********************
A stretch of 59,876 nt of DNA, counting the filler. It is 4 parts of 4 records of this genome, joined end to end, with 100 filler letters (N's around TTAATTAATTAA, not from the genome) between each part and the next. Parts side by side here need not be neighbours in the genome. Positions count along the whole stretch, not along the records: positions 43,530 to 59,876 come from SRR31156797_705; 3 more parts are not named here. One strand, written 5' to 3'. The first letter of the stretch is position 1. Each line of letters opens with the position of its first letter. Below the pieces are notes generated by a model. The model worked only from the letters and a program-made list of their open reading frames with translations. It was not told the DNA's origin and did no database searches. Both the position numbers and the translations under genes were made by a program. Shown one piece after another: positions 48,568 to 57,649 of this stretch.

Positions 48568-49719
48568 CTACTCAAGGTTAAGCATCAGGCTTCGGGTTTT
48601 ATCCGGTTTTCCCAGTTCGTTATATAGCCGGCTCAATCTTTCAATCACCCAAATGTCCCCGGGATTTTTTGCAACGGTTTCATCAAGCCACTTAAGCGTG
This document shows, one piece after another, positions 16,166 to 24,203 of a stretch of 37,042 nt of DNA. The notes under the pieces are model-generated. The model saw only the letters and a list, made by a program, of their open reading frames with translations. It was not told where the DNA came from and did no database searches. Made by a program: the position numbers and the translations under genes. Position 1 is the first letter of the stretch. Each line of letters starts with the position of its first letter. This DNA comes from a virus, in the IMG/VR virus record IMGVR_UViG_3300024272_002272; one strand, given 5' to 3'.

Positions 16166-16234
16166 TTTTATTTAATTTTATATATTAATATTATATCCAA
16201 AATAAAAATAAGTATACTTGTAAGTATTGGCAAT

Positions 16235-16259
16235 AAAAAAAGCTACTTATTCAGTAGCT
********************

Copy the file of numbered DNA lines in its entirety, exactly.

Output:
A stretch of 59,876 nt of DNA, counting the filler. It is 4 parts of 4 records of this genome, joined end to end, with 100 filler letters (N's around TTAATTAATTAA, not from the genome) between each part and the next. Parts side by side here need not be neighbours in the genome. Positions count along the whole stretch, not along the records: positions 43,530 to 59,876 come from SRR31156797_705; 3 more parts are not named here. One strand, written 5' to 3'. The first letter of the stretch is position 1. Each line of letters opens with the position of its first letter. Below the pieces are notes generated by a model. The model worked only from the letters and a program-made list of their open reading frames with translations. It was not told the DNA's origin and did no database searches. Both the position numbers and the translations under genes were made by a program. Shown one piece after another: positions 48,568 to 57,649 of this stretch.

Positions 48568-49719
48568 CTACTCAAGGTTAAGCATCAGGCTTCGGGTTTT
48601 ATCCGGTTTTCCCAGTTCGTTATATAGCCGGCTCAATCTTTCAATCACCCAAATGTCCCCGGGATTTTTTGCAACGGTTTCATCAAGCCACTTAAGCGTG
This document shows, one piece after another, positions 16,166 to 24,203 of a stretch of 37,042 nt of DNA. The notes under the pieces are model-generated. The model saw only the letters and a list, made by a program, of their open reading frames with translations. It was not told where the DNA came from and did no database searches. Made by a program: the position numbers and the translations under genes. Position 1 is the first letter of the stretch. Each line of letters starts with the position of its first letter. This DNA comes from a virus, in the IMG/VR virus record IMGVR_UViG_3300024272_002272; one strand, given 5' to 3'.

Positions 16166-16234
16166 TTTTATTTAATTTTATATATTAATATTATATCCAA
16201 AATAAAAATAAGTATACTTGTAAGTATTGGCAAT

Positions 16235-16259
16235 AAAAAAAGCTACTTATTCAGTAGCT